ISLAMABAD — In its eagerness to intensify its fight against domestic terrorism, the government of Pakistani President Gen. Pervez Musharraf has scored important gains recently.
Unnoticed to much of the outside world has been the arrests of some of Pakistan’s most notorious terrorists, including those accused of multiple murders in the past five years. These successes have begun to take a bite out of hardline militant groups.
The most notorious group, Lashkar-e-Jhangvi, is badly crippled following the arrest and killing of some top leaders who had openly advocated violence against members of Pakistan’s minority Muslim Shiite community.
Other groups that had dedicated themselves to stoking militancy in neighboring Indian-administered Kashmir, where a separatist struggle continues, are finding themselves out of business. They have been ordered by the government to stop arming and sending volunteers to Kashmir after Musharraf decided to effectively ban all such activism.
But Pakistan now faces the danger of becoming complacent as the fight against militants appears to be succeeding. Musharraf’s regime has indeed gained worldwide recognition for its support of the U.S. campaign against the former Taliban regime in Afghanistan.
The fallout from this support, though, has been increasing fears that Islamic hardliners are returning to the country from Afghanistan to organize acts of terror. In fact, events this year such as the suicide bomb attack outside the U.S. Consulate and the killing of 11 French naval technicians in Karachi, Pakistan’s largest city, have sharply escalated concerns about internal insecurity. Pakistan is left with no choice but to fight such militancy tooth and nail, using traditionally harsh law-enforcement measures.
But fighting the roots of domestic terror involves attacking a set of fundamental issues tied to the country’s political, economic and social realities, which together have helped drive militant trends.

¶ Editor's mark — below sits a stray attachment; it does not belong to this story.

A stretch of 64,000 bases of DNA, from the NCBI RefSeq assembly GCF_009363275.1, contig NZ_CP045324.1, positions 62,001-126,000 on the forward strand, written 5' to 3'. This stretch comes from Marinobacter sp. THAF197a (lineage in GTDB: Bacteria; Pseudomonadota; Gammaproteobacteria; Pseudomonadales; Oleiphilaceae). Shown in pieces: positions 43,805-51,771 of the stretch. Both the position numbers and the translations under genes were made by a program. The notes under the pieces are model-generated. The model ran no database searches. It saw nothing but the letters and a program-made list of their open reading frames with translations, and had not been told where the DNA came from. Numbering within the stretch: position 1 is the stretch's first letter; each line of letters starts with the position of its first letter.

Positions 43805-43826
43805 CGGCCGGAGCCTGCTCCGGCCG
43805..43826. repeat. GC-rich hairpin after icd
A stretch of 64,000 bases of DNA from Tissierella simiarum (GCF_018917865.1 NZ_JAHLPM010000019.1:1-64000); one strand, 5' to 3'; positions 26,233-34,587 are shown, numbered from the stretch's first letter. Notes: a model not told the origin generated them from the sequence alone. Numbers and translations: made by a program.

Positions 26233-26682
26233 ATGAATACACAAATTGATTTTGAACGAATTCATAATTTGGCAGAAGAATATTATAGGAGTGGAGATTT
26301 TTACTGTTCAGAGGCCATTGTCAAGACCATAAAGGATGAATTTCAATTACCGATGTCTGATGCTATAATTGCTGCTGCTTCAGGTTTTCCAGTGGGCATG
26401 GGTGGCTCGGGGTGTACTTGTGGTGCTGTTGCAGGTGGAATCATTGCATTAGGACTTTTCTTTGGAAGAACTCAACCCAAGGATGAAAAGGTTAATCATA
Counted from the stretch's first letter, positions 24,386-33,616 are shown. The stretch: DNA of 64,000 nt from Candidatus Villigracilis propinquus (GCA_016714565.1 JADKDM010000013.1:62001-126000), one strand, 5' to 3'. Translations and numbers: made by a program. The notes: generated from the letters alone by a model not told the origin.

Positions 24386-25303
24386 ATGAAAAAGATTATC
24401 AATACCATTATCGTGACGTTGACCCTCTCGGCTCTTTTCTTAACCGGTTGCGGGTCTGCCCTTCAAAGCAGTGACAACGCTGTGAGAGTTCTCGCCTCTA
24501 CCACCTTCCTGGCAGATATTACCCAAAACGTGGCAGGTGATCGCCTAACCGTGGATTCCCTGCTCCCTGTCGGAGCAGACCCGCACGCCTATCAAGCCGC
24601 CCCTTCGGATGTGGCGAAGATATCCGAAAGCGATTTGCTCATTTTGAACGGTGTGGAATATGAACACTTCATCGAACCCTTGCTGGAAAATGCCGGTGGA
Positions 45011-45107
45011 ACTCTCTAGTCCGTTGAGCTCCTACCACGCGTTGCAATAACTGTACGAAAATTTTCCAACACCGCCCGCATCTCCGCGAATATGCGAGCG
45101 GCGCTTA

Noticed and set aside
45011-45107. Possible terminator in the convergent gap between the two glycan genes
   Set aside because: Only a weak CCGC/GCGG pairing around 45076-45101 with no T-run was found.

In the next few months, Pakistan will prepare to make what appears to be a controversial transition to civilian rule with elections promised for October. There are worries about the quality of the country’s future democratic order. Musharraf has promised to restore parliamentary order, although he seeks to give himself power to sack an elected prime minister and dissolve an elected legislature. Many see the new parliamentary order eventually becoming Musharraf’s order rather than a democratic one.
The danger for Pakistan is that, rather than elected politicians, forces outside the political establishment may return to dominate the national decision-making agenda, including groups dedicated to demonstrating their muscle through street violence.
Pakistan’s economic future is bound to suffer, even as a pressing need exists to deal with the economic factors that have fueled militancy. For months, businessmen have watched as fears of increasing internal insecurity cause unprecedented setbacks to long-term investment prospects. Without a sustainable economic recovery, Pakistan will be unable to create more jobs for the poor.
There has been little progress on a number of economic issues. Pakistan’s traditionally obstructive bureaucracy remains defiant. Consequently, businessmen, beset with bottlenecks, find little reason to step up investments.
In large parts of the country, continuing illiteracy, poor quality of health and the failure of successive governments to mobilize community reforms together have stifled hopes for progress. Recently, Pakistanis were stunned by the reported gang-rape of a woman in a village after her 12-year-old brother — who was also raped by his accusers — was accused of having sex with a woman from a rival tribe. The case is now being reported outside Pakistan as an example of the insecurity faced by women in daily life.
The Musharraf government immediately ordered a high-powered investigation followed by the arrest of a number of suspects. For the victim in this case, justice may have been served, but Pakistan’s dilemma remains. There’s little evidence to suggest that civilian institutions such as the police and judiciary are strong enough to deal with injustices and other challenges at the grass-roots level.
For Musharraf, the militancy he battles against with some success may be just the tip of the iceberg of a set of long-established problems.
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